She has friends, but prefers them at arm’s length much of the time. She doesn’t do the deep sharing thing easily with others. The close friends she does have, she cares for deeply.
She’s a good listener with tremendous intuitive skills. She pays attention. Nothing gets by her. When I’m feeling sad or upset, she will notice and ask what’s wrong. And because she’s so intuitive, I can’t get away with the classic parental deflection answer: “Oh, I’m just a little tired.” She sees right through that.
Life from all angles
Andrew Knott brought the funny several times in 2018, but his initial piece on the impact of recent mass murders on his life in Orlando (“The Vanishing Illusion of Safety in Wake of Yet Another School Shooting“) hit our readers the hardest.
Two of our City Dads Group organizers offered notable contributions, one aimed at a longtime at-home dad nemesis and another at an increasingly visible segment of the population:
- Chris Brandenberg of Twin Cities Dads Group took on those women who only think the worst when they spot a father at the local tot lot with a kid in May’s “Playground Dads Deserve Understanding, Respect — not Suspicion.”
- Robbie Samuels of our Boston Dads Group drew on his own experience as a transgender dad to help others understand the modern complexity of gender in August’s ‘”Oh, He’s a Girl.’ Talking to Kids About Gender Experience, Identity.“
Faith is topic that stirs the passion, for and against, in our readers. Bill Peebles may occasionally question his own but his writing talent on the subject is never in question as in his September 2018 offering, “Church: Family Routine, Rut or Foundation for a Beautiful Future.”
Tobin Walsh reflects uniquely on race, writing about returning from a visit from his adopted son’s African homeland in “Black Son Helps White Dad Reflect on Being Minority in Other’s Homeland.”
Finally, Shannon Carpenter of our Kansas City Dads Group shows why he is one of the funniest dads on the internet with his venture into carny life, “In the Hair Chalk Game, the Carnival’s King is a Bald Dad.”
Hear this: Modern Dads Podcast 2018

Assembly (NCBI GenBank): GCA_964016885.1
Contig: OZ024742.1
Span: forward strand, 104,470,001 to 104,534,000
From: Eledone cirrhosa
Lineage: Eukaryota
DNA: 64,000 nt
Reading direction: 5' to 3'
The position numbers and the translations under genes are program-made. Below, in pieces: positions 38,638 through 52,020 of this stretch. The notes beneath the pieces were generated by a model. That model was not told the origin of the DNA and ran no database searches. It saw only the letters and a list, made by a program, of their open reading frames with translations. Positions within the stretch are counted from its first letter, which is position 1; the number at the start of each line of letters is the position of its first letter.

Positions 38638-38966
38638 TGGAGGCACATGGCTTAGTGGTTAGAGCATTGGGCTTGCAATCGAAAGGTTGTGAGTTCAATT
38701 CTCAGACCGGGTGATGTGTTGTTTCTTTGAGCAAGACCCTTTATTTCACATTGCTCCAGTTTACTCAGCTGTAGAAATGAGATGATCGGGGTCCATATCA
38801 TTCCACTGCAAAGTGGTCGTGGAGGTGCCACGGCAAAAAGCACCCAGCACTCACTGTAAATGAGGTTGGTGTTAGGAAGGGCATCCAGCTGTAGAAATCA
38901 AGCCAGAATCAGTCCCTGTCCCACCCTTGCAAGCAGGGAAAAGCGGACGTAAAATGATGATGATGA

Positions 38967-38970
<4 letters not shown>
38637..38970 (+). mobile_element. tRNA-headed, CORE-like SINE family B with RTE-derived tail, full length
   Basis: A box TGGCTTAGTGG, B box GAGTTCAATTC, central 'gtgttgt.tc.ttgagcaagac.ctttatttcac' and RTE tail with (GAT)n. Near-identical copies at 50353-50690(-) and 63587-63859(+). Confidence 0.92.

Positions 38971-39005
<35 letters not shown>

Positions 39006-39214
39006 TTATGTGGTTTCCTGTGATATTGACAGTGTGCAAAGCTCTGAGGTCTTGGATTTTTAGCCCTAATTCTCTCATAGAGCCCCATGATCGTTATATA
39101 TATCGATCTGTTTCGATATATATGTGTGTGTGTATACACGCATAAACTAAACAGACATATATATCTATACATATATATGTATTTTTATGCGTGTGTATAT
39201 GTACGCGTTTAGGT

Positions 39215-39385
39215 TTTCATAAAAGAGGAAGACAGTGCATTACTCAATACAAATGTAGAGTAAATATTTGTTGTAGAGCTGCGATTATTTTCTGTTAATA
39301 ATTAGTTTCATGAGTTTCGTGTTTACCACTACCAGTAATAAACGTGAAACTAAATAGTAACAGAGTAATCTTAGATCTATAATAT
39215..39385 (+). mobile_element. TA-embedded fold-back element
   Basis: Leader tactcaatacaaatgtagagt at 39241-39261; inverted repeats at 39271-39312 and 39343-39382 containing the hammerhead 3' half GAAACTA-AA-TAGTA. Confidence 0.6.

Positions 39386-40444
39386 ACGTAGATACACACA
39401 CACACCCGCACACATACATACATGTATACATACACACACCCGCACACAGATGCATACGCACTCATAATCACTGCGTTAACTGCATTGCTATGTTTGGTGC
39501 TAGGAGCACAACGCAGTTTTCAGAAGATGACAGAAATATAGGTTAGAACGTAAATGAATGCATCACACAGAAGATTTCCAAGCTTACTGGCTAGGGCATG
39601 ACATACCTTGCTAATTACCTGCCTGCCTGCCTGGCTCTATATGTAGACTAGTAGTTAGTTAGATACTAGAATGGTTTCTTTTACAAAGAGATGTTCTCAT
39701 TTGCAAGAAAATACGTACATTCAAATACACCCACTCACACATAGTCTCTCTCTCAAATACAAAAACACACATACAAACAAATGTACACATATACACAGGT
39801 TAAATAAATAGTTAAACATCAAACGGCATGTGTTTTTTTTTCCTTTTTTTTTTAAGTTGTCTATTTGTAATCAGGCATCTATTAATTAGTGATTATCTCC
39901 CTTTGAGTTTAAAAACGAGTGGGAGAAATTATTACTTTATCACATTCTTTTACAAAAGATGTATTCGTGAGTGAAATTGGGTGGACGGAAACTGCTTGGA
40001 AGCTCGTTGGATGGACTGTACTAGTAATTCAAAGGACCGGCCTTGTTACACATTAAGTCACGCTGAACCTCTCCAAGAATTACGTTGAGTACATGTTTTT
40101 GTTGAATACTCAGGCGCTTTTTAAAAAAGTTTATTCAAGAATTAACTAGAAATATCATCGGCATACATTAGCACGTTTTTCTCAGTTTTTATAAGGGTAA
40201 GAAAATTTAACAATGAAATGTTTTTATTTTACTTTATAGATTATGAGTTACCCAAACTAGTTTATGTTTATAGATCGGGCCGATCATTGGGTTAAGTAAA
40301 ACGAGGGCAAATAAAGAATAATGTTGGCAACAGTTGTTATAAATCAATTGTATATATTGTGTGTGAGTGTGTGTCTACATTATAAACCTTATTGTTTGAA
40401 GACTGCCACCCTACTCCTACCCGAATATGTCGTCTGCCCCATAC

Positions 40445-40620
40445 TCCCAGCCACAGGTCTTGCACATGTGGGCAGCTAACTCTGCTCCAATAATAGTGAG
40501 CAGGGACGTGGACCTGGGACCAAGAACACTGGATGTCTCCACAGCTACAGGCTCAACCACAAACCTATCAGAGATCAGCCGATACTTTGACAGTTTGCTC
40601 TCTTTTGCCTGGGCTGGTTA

For those who prefer to read with their ears, the Modern Dads Podcast didn’t disappoint in 2018. Feedspot, a leading social feed reader service, agreed — placing our podcast among its list of 25 parenting podcasts “You Must Subscribe and Listen to in 2018.”
(For those of you wondering where the podcast has been, don’t worry. We’re planning new eps for 2019. Stay tuned!)
Two topical episodes proved to be among our listeners faves:
- “Dads of Daughters, Put Down Your Guns” was recorded in May 2018 after internet jokes about dads threatening their daughters’ boyfriends hit a new low when former NFL kicker Jay Feely took a photo of him holding a gun by his side as he wished his daughter and her date a good time at prom. This podcast features three of our favorite dads with daughters offering different perspectives.
- “On #MeToo” featured two powerful voices from the blogging world, Karen Walrond and Mike Reynolds, in April 2018 giving their perspective on how we, as parents, can best prepare our children for a new — and more equitable — world.
Can parenting and happiness co-exist? Yes, says KJ Dell’Antonia, the former editor the New York Times’ section formerly known as Motherlode (it’s now Well Family — progress for fathers!). We discussed her new book, How to be a Happier Parent, in light of so many moms and dads being stressed under the weight of providing and protecting during the supposedly happiest time of their lives.